Spring came late to Berlin this year, as elsewhere in Europe. But with the Spargel festival just starting, the trees in bud on Unter den Linden, the German courts ruling that you cannot re-sell an ebook and the German Government’s technical advisors indicating that government-funded research must be Open Access, it was clearly time to be there for the 10th annual Publishers’ Forum. Developed by Helmut von Berg and his colleagues at Klopotek, this has now clearly emerged as one of the leading places in Europe to talk about the future of what we are increasingly calling “networked publishing”. The meeting has moved from the Brandenburg Gate and the Pariserplatz back to the regenerating West Berlin of the Kurfurstendamm, but the urge to get to the roots of progressive development in what we once called the book business has not diminished.

By design and accident (loss of a keynoter) I played to more halls in this meeting than in any of the previous five that I have attended. Leave that to one side: my slideset is available under downloads on this site and on the conference site at www.publishersforum.de you will find slides, summaries, images, videos and references (including a very interesting tweetstream at #publishersforum) as these meetings get increasingly blanket-documented with linked description, comment and commentary. Data, in fact. An audience of 350 people at work with speakers, organizers, and media to discuss and share. Collaboration. And that was the theme of the meeting – Collaboration in the Age of Data adds up to Networked Publishing.

And from these sessions it is now clear where we are headed This Spring is definitive in ways that other Springs have not quite been. In every previous year you could be sure, here in thoughtful, conservative Germany, that someone would say that we wee jumping the gun, that format would survive fragmentation, that the “book would never die”. No such voices this week. In an audience that loves books and lives by them, I felt an absolute certainty that while “book as comforting metaphor” would survive, my friends and colleagues in the body of the hall knew that they had entered the Age of Data. We described network publishing as allusive, particulate, and above all, linked. We talked about workflow: our customer’s workflow as well as our own. This was the age of Metadata as well as the Age of Data. Speaker after speaker spoke of the potential to release new value from content as data, and the need for systems and services to support that monetization potential.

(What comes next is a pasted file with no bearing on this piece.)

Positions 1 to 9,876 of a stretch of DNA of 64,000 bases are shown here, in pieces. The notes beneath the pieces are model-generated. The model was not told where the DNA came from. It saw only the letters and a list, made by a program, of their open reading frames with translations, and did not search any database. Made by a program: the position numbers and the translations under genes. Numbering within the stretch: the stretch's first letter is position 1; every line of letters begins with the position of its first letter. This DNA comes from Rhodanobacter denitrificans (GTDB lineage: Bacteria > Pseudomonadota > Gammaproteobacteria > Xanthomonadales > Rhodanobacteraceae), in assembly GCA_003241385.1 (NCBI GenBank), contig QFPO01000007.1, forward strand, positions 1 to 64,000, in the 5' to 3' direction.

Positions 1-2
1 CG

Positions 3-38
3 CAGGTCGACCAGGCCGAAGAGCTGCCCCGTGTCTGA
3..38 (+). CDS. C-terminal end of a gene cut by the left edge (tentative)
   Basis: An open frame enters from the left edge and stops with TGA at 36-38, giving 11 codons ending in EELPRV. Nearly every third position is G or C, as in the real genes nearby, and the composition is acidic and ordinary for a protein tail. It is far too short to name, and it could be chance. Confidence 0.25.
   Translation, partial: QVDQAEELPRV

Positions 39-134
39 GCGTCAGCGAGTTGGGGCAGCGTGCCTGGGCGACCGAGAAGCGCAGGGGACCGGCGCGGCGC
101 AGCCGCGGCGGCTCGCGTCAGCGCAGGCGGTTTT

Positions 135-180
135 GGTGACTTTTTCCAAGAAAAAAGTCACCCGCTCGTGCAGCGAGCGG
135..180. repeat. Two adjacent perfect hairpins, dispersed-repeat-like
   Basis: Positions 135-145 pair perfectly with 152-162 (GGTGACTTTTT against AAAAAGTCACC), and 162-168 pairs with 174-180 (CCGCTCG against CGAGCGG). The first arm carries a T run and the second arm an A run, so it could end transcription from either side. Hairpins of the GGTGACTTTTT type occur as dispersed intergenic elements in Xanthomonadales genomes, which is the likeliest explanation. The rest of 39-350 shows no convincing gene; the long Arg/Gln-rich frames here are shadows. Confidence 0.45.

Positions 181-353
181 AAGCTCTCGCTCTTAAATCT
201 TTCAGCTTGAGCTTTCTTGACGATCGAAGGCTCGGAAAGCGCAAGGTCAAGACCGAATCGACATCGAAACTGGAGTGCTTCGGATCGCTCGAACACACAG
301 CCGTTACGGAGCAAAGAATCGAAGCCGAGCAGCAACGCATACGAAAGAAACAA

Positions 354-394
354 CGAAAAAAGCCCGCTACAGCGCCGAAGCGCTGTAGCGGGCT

And the feedback loop was everywhere in evidence. The user and the networked power of users has completely shifted the balance from the editorial selectivity of gatekeeper producers to the individualized requirements of users. We once Pushed where now the increasingly Pull. But loyalty was not sacrificed on the way: if you provide solutions that fit user needs exactly then you can experience what Jan Reicert of Mendeley described in a private session as “amazing user love”. On the main agenda, Brian O’Leary spoke, with his usual lucid intelligence, on the disaggregation of supply, and amongst publishers Dan Pollock (formerly Nature, now Jordans) effectively defined the network publishing challenge, (replete like the auto industry with lack of standards) while Fionnuala Duggan of Coursesmart tracked the way in which the textbook in digital form becomes a change agent in conservative teaching societies while enabling the development of new learning tools. Kim Sienkiewicz of IIl demonstrated the semantic web at work in educational metadata. And Christian Dirschl of Wolters Kluwer Germany updated us on the continued development of the Jurion project, a landmark in semantic web publishing for lawyers.

Alongside the publishers stood the Enablers. Publishing seldom realises the value that it gets from its suppliers. Indeed, one of my current mantras is that the importance of software in the industry is now so great that few content players are not also software developers, and that the relationships they enter into with third parties are often no longer supplier agreements, but really partnership and often strategic alliance agreements, and need to be recognized as such. They not only add value, but they materially affect the valuation of the content players themselves. It is no accident that it was Uli von Klopotek who opened this event for his company, and it was gratifying to see on the platform a range of services that are symptomatic of the re-birth described here. Hugh McGuire from Pressbooks in Canada exemplifies that enablement, as does Martin Kaltenbock of Austria’s Semantic Web Company. Jack Freivald of Information Builders, Adam DuVander of Progammable Web, and Anna Lewis and Oliver Brooks of ValoBox were each able to demonstrate further value additionality through an elaboration of networked publishing. The result was a rich gulasch suppe of networked expedients ( far more nutritional than the prevalent currywurst of this city!).

The conference agenda spoke of momentum. Laura Dawson (Bowker), a prescient commentator, noted how far we had gone in her Open Book presentation. And if we still lack standards, we have people like BISG and Editeur on this agenda struggling towards them. One of the most attractive features of the old book business was its anarchic and “cottage industry” flavour. I think it will retain many anarchic and small business qualities in the network, but it will be increasing bounded by standards of networked communication.

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